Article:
Defcon opens with a bang, contests, and intrigue

Hacking conference begins with the usual lockpicking contests, software hacks, and target shooting, but also three fewer journalists.

Elinor Mills Former Staff Writer
Elinor Mills covers Internet security and privacy. She joined CNET News in 2005 after working as a foreign correspondent for Reuters in Portugal and writing for The Industry Standard, the IDG News Service and the Associated Press.
Elinor Mills
3 min read
One of the many rooms at the Defcon hacker conference. The large screen in the upper right is Buzzword Survivor, where contestants stare at execrable vendor pitches for 30 hours straight--to share in a $5,000 prize. CNET News.com/Declan McCullagh

Updated Saturday with change in price for "Buzzword Survivor" winners.

LAS VEGAS--At the Defcon hacker conference, which opened on Friday, some of the biggest buzz was in the press room.

Three journalists who allegedly sniffed the network in the press room were ejected from Defcon's sister event, the Black Hat security conference, on Thursday. On Friday, the journalists, with Global Security Magazine in France, asked to hold a news conference at Defcon to tell their side of the story. But when the hour arrived, the men were nowhere to be seen.

A press liaison for Defcon said the men, Marc Brami, Dominique Jouniot, and Mauro Israel, had called and canceled shortly before the scheduled hour.

Watch this: Defcon: Where feds and hackers rub elbows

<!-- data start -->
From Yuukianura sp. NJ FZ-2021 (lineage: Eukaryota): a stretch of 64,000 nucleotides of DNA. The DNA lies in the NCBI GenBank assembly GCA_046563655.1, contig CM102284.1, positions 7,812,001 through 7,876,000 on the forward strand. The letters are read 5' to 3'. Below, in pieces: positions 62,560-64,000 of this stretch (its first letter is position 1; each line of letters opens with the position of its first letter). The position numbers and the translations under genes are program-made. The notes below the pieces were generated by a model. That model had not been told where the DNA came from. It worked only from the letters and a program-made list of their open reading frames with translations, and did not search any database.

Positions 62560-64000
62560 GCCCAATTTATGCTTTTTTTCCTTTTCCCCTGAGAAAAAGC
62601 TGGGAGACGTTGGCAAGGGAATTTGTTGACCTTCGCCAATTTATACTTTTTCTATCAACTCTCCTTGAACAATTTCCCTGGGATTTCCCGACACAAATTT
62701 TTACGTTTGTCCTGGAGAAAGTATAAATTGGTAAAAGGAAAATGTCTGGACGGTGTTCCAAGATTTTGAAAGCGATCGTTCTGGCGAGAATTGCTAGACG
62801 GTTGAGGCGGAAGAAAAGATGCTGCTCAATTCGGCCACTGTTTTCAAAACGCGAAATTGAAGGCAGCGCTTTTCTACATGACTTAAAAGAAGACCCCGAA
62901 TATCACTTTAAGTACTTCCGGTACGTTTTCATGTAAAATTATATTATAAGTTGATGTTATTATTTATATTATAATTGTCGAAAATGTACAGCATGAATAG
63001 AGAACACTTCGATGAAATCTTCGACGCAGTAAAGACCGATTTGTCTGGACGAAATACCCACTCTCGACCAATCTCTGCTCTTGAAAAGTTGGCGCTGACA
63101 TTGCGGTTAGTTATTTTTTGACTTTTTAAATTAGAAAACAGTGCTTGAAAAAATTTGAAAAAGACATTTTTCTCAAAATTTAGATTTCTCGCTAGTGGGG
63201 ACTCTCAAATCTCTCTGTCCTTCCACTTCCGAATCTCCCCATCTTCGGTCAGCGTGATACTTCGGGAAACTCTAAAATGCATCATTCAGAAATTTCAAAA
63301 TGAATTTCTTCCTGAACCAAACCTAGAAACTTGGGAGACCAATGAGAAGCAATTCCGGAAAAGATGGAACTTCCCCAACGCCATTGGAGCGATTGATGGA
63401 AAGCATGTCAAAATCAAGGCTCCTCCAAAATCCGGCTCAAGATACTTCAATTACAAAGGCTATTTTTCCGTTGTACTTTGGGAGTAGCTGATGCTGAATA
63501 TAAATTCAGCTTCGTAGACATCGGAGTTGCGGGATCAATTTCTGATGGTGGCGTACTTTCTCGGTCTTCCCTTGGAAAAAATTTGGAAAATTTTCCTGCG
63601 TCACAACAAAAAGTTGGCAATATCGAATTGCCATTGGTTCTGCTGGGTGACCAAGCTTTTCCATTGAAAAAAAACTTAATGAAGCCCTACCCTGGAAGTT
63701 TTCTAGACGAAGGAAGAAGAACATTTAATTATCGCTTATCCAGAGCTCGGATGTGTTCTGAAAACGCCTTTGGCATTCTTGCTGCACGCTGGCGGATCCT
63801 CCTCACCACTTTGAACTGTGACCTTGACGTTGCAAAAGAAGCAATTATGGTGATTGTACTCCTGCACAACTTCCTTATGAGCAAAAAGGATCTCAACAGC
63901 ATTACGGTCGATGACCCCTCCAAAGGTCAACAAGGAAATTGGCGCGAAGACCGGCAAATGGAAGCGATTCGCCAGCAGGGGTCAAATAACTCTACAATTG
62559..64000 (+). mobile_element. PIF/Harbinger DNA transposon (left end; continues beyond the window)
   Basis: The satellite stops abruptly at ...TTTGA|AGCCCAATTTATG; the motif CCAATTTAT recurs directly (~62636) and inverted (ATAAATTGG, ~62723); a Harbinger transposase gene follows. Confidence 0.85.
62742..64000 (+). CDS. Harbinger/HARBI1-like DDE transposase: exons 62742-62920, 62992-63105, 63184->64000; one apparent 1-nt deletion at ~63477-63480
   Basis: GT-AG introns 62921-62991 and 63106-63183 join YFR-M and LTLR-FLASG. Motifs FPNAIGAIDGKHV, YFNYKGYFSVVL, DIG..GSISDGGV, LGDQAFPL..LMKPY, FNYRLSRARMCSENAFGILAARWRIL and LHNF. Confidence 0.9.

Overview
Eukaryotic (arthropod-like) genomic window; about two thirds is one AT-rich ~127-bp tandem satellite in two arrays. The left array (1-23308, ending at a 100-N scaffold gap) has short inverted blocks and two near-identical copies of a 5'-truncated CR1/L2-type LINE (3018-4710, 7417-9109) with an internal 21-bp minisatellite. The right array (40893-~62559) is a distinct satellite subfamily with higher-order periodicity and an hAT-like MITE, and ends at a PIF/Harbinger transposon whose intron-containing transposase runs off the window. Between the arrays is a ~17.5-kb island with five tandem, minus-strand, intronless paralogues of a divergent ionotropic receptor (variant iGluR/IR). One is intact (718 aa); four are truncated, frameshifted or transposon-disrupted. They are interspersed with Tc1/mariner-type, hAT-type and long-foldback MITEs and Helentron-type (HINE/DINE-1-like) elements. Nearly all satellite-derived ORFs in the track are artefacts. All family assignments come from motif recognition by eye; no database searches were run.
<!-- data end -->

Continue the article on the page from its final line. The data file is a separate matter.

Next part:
An FBI agent who was at the event to speak on the "Meet the Feds" panel said he had sent the information about the case to the local FBI office in Las Vegas.

"Because of the nature of this, involving (citizens) from another country, it might be sent to the Computer Crime and Intellectual Property Department at the Justice Department," James Finch, assistant director for the FBI's cyberdivision, told CNET News. "I would assume that we'd bring it to the State Department, too."

While the brouhaha was the topic of conversation in the press room, a world of software and hardware hacking and events was unfolding in the Riviera conference center all around.

In one popular two-hour session security researchers explained how to make a fake key out of a credit card that can open certain types of Medeco M3 locks.

Other sessions focused on the security issues with social networks, exploiting Google gadgets, and medical identity theft, among many other topics.

Out in the halls and side rooms, hackers were involved in a wild assortment of activities that would make any rational network administrator shudder. One of the most controversial is a "Race to Zero" contest in which contestants modify sample viruses and throw them at antivirus products to see if they are detected.

The Defcon badges themselves are works of art and hackable electronic devices. Attendees are encouraged to come up with the most ingenious and "obscene" badge modifications as part of an official contest.

Then there's the CoffeeWars event where people can have their best coffee selections judged, a Guitar Hero contest, Hacker Jeopardy, a TCP/IP drinking game, lock-picking contests, a Toxic BBQ, an area called "Queercon," and a Defcon shoot at a private range (often with fully automatic weapons, as Nevada law permits).

Outside the event and up in the air a specially rigged weather balloon was launched to demonstrate airborne surveillance, and a van set up as a mobile hacker space was on display.

The show, typically not vendor-oriented, also had a "Buzzword Survivor" event in which 10 people signed up to listen to 30 straight hours of vendor pitches. Whoever lasts through all that marketing speak will share a $5,000 prize. (The original price of $10,000 was lowered after the organizers failed to get enough sponsors, a Defcon spokesman and event judge said.) Oddly, non-contestants were also sitting in.

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